Moreover, out of the total of $275 billion in infrastructure contracts to be awarded under the U.S. Recovery Act, $200 billion worth have already been signed. The rash deal Harper has made will open up only the last contracts to be awarded to Canadian firms, and at best, a small proportion of those. On top of that, the Obama administration has shifted gears toward fiscal restraint and plans to reign in further stimulus spending.

The Harper government is getting Canadian companies in on the tail end of a U.S. program in return for giving away a very important part of Canada’s ability to nurture Canadian firms and research and development at the provincial and municipal levels. This is an assault on what remains of Canadian economic sovereignty.

It is well known that the Harper government has been negotiating this deal with Washington since last September. Now the government has sprung it on the country when parliament is not sitting.

Expanding NAFTA, as this deal does, requires an open and wide-ranging national debate, both inside parliament and outside. A trade deal of this magnitude should only enter into force following a vote in parliament. (Debates are needed as well in provincial legislatures. Provincial governments should also not be permitted to agree to the deal without debate.)

In the national conversation that must begin, Canadians should examine where the global economy is headed in coming decades and how Canada’s economy can best fit into it so as to create the jobs and opportunities Canadians need. It should now be abundantly clear, as a consequence of the economic crisis through which we are passing that the United States is ensnared in a long-term struggle to cope with its international indebtedness and the indebtedness of its citizens. Whether American policy makers do a good or a poor job coping with the vast problems they face, the U.S. role in the global economy is diminishing and is bound to diminish further.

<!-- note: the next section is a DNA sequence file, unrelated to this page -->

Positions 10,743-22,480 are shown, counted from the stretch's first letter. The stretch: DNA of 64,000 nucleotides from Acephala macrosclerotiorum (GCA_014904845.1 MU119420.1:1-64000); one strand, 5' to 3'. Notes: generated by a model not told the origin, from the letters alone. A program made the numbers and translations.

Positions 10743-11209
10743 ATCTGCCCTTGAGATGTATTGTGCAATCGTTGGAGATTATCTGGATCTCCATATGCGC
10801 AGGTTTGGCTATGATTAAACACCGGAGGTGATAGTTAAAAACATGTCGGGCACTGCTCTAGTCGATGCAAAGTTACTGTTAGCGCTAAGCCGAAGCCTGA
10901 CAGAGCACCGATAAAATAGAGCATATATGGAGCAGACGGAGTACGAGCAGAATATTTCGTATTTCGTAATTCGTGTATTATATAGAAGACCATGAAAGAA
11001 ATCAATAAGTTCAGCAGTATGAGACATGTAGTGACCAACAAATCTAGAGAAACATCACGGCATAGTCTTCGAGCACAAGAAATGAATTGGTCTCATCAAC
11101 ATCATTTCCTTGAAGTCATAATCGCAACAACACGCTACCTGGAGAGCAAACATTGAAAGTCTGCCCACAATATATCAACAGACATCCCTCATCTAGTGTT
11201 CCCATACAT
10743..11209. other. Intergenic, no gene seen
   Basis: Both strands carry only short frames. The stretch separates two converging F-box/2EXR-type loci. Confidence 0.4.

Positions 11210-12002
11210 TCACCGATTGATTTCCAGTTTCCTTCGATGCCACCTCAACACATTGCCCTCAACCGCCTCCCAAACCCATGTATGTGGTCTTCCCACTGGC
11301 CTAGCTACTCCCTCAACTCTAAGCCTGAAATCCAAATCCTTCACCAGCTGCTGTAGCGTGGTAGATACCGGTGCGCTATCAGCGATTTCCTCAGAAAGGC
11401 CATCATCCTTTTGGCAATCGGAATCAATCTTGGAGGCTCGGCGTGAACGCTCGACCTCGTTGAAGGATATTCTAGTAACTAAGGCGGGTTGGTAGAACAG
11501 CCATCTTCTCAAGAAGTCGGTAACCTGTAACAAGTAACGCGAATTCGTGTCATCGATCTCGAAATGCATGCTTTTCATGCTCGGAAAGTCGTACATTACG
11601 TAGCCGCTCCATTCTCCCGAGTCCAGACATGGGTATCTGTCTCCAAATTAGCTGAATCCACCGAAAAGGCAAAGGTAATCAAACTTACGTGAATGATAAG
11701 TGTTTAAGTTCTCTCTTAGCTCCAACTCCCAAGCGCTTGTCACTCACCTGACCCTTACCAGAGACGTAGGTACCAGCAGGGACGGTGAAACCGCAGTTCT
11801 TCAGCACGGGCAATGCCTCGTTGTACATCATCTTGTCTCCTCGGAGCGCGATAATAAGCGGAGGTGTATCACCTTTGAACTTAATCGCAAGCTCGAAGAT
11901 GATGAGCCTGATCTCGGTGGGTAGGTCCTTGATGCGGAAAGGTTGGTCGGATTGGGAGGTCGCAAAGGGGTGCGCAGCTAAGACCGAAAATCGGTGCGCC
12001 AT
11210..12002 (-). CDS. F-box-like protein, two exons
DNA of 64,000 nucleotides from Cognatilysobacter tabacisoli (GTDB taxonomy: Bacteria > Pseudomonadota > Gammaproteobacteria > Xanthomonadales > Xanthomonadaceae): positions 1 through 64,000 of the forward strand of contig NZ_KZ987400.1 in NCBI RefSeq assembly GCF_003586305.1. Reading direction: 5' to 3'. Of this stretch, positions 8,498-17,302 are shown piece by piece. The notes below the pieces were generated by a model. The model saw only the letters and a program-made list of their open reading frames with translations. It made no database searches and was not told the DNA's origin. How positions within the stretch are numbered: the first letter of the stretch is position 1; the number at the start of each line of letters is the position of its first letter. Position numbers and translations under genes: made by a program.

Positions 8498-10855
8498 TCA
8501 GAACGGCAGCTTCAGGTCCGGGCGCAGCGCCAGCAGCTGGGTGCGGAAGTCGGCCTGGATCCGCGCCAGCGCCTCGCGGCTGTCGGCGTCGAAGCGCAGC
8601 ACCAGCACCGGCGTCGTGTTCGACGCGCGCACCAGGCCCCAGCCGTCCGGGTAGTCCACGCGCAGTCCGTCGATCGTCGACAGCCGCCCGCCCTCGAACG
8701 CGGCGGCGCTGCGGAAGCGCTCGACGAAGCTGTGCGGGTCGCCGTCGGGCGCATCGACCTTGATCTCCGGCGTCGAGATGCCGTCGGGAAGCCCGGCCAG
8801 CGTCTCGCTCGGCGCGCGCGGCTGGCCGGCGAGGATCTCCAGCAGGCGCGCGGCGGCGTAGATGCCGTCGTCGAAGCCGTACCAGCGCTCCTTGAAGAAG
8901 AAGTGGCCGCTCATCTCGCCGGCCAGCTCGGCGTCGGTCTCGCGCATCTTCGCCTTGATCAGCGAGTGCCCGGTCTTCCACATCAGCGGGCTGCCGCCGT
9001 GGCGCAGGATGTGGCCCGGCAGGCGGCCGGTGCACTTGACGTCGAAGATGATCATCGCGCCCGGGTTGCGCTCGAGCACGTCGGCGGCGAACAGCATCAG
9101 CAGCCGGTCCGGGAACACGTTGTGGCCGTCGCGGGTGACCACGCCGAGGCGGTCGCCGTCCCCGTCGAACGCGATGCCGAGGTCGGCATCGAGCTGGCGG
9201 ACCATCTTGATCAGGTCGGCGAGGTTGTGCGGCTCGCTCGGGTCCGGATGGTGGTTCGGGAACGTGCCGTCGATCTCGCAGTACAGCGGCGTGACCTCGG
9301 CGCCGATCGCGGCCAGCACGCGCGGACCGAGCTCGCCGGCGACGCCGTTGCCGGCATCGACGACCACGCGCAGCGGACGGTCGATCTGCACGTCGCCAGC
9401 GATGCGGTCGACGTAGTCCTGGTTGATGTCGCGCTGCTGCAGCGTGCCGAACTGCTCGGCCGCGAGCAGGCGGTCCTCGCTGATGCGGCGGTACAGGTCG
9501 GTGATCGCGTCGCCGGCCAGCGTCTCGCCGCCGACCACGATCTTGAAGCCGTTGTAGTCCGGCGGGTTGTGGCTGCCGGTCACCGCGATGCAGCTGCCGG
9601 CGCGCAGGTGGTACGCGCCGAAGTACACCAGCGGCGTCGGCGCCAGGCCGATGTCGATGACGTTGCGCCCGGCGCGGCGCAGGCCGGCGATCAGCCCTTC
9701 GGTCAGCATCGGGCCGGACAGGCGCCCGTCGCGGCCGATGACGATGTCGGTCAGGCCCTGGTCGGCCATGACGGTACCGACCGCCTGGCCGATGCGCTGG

Canadians need to ask themselves whether this is the moment to put all our eggs in the American basket for the future.

The experience of the Buy American provisions in the Recovery Act ought to teach us something. Whenever the United States needs, in the pursuit of its own interests, to violate trade deals with Canada, it does so. It has done this for years on softwood lumber and now on the operations of the U.S. Recovery Act. Let’s now be fooled again.

Finally, it’s time for us to face up to the implications of allowing a secretive government to foreclose our options without us having a say in the matter.

A selection from Laxer's Comments section:

-This is worth bringing down the Harper government.
-This will bankrupt municipal governments.
-I'm dumbfounded that this could happen during a prorogation of parliament from a minority government in response to American legislation that violates NAFTA to get potential, not real, access to some trickle of stimulus money from the US recovery.
-A deal like this should not be made by the federal government without a parliamentary debate, at the very least.
-There will certainly be more to come, probably in the healthcare area, for example, as American companies punch loopholes in the Canada Health Act.


Thursday, February 04, 2010

This is Who K-W Elected to Represent Us in Federal Parliament

Watch this:

Update: I'm re-imbedding in the hopes that this won't start automatically anymore. (Thanks, Bert!) While doing that I noticed that someone changed the title from something like, "Peter Braid lies, sweats, nearly cries" to "Conservative MP Peter Braid is dressed down and upbraided on CTV". I'm not sure who that change benefits...